Battery Buildup

Joseph Strong of Barrington, Rhode Island, asks:"I am repowering my Bristol 35.5 with a Yanmar model 3YM30 diesel engine, but I also want to increase my electrical capacity. Currently I have two 12-volt batteries with a standard three-way battery switch (Bat. 1, Bat. 2, and Both). I would like to add two more 12-volt batteries and align them like the two-bank configuration
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Joseph Strong of Barrington, Rhode Island, asks:

"I am repowering my Bristol 35.5 with a Yanmar model 3YM30 diesel engine, but I also want to increase my electrical capacity. Currently I have two 12-volt batteries with a standard three-way battery switch (Bat. 1, Bat. 2, and Both). I would like to add two more 12-volt batteries and align them like the two-bank configuration you describe on page 161 in your Cruising Handbook. My question is, will I still be able to charge the new system with the alternator/regulator in the three modes provided by the battery switch that comes with the engine?"

Nigel Calder replies:

Yes, you will be able to charge the batteries one bank at a time—with the switch in the Bat. 1 or Bat. 2 position—or can charge both at the same time with the switch in the “Both” position. I suspect the switch you now have is a “make-before-it-breaks” type and, theoretically anyway, that allows you to switch between banks while charging. I don’t recommend this, however, because sometimes it produces a momentary open circuit at the alternator and could possibly destroy the alternator’s diodes. Always decide what batteries you want to charge before cranking the engine. Put the switch in the appropriate position and don’t touch it again until after you shut down the engine.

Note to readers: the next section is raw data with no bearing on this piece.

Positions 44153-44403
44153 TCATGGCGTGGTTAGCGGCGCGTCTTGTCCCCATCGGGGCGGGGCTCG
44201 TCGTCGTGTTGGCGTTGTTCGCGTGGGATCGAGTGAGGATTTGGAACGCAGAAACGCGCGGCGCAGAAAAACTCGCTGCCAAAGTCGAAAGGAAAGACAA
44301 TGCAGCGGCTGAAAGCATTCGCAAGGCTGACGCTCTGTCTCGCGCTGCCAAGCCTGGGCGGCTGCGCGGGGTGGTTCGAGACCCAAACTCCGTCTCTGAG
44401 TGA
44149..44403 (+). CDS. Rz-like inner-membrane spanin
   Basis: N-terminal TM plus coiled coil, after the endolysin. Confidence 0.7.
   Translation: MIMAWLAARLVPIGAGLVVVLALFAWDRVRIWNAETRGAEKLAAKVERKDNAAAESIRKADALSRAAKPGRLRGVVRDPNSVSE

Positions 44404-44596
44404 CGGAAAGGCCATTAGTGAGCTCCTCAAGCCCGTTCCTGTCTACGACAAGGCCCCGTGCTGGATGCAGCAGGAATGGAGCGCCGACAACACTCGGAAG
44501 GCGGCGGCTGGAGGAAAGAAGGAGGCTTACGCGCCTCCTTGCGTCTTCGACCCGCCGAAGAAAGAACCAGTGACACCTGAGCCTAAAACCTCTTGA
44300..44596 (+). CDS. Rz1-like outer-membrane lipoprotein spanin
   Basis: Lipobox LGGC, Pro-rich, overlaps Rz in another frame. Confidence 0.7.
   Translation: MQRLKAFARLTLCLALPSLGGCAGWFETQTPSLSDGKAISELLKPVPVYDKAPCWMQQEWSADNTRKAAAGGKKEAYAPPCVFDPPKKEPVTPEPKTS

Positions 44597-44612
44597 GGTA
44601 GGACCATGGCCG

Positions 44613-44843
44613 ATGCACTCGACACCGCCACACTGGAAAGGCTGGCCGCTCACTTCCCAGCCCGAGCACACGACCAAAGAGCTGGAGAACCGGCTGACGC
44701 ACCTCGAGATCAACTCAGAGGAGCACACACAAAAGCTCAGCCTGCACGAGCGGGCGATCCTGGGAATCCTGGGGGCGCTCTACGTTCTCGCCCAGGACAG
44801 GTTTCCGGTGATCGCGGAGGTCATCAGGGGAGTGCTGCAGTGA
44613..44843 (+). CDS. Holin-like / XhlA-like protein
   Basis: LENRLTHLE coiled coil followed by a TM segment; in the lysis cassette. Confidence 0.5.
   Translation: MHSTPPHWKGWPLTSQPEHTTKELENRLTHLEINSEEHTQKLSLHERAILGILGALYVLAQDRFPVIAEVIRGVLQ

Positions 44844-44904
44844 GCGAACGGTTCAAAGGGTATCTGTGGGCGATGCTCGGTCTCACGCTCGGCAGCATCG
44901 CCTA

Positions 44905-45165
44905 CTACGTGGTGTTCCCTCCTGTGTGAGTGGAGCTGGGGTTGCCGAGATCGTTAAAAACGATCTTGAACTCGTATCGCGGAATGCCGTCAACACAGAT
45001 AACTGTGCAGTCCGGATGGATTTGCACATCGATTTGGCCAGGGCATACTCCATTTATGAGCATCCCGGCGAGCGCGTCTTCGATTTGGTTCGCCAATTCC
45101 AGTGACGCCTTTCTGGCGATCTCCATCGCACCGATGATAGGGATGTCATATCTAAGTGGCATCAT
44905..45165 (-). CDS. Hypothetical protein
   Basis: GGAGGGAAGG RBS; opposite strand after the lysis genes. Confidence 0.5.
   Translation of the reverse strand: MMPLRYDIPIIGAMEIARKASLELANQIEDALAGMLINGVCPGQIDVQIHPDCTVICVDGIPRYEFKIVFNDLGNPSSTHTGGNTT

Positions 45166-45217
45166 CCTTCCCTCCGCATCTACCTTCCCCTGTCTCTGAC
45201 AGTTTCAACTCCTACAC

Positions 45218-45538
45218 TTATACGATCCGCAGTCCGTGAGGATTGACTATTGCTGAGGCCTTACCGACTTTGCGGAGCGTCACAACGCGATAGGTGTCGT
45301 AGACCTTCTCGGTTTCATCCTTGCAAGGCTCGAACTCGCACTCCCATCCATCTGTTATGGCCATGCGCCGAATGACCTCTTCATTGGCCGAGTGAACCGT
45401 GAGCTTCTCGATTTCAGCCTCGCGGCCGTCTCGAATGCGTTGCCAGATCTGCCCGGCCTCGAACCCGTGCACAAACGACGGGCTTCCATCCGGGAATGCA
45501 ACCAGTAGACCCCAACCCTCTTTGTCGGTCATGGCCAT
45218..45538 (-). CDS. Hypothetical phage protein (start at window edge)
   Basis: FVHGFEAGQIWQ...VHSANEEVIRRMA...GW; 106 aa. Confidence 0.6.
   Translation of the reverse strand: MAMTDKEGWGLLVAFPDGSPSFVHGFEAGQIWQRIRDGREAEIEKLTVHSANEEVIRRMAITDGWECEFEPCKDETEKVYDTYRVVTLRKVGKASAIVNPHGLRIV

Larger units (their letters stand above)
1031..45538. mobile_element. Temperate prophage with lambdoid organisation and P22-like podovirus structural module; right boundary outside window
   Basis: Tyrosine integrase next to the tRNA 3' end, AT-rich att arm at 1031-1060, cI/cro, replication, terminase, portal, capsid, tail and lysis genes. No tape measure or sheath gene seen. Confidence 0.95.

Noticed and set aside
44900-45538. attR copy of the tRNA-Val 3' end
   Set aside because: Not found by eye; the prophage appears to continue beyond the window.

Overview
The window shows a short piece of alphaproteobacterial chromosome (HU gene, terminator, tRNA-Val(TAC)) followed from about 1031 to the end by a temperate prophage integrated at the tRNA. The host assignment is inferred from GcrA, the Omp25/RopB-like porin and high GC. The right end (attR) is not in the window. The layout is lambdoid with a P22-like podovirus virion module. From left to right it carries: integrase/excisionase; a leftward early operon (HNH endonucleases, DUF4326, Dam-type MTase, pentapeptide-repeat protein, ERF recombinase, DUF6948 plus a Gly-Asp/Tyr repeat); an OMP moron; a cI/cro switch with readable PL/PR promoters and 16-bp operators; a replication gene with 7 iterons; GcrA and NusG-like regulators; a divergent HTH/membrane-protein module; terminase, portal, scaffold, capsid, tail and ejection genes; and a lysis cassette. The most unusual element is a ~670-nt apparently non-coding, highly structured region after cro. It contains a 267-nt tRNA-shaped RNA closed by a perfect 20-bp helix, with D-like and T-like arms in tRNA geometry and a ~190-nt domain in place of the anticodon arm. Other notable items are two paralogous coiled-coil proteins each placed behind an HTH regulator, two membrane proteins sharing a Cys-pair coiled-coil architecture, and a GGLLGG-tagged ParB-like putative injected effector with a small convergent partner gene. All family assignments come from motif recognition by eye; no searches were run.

Another important point: It’s never a good idea to mix batteries of different types or ages. Rather than adding new batteries now, I’d wait until your existing batteries need to be replaced. That’s the best time to create a larger house bank than what you now have. Typically, you will use the house bank for everything—both for cranking the engine and servicing house loads—and will keep the other one as an emergency cranking battery.

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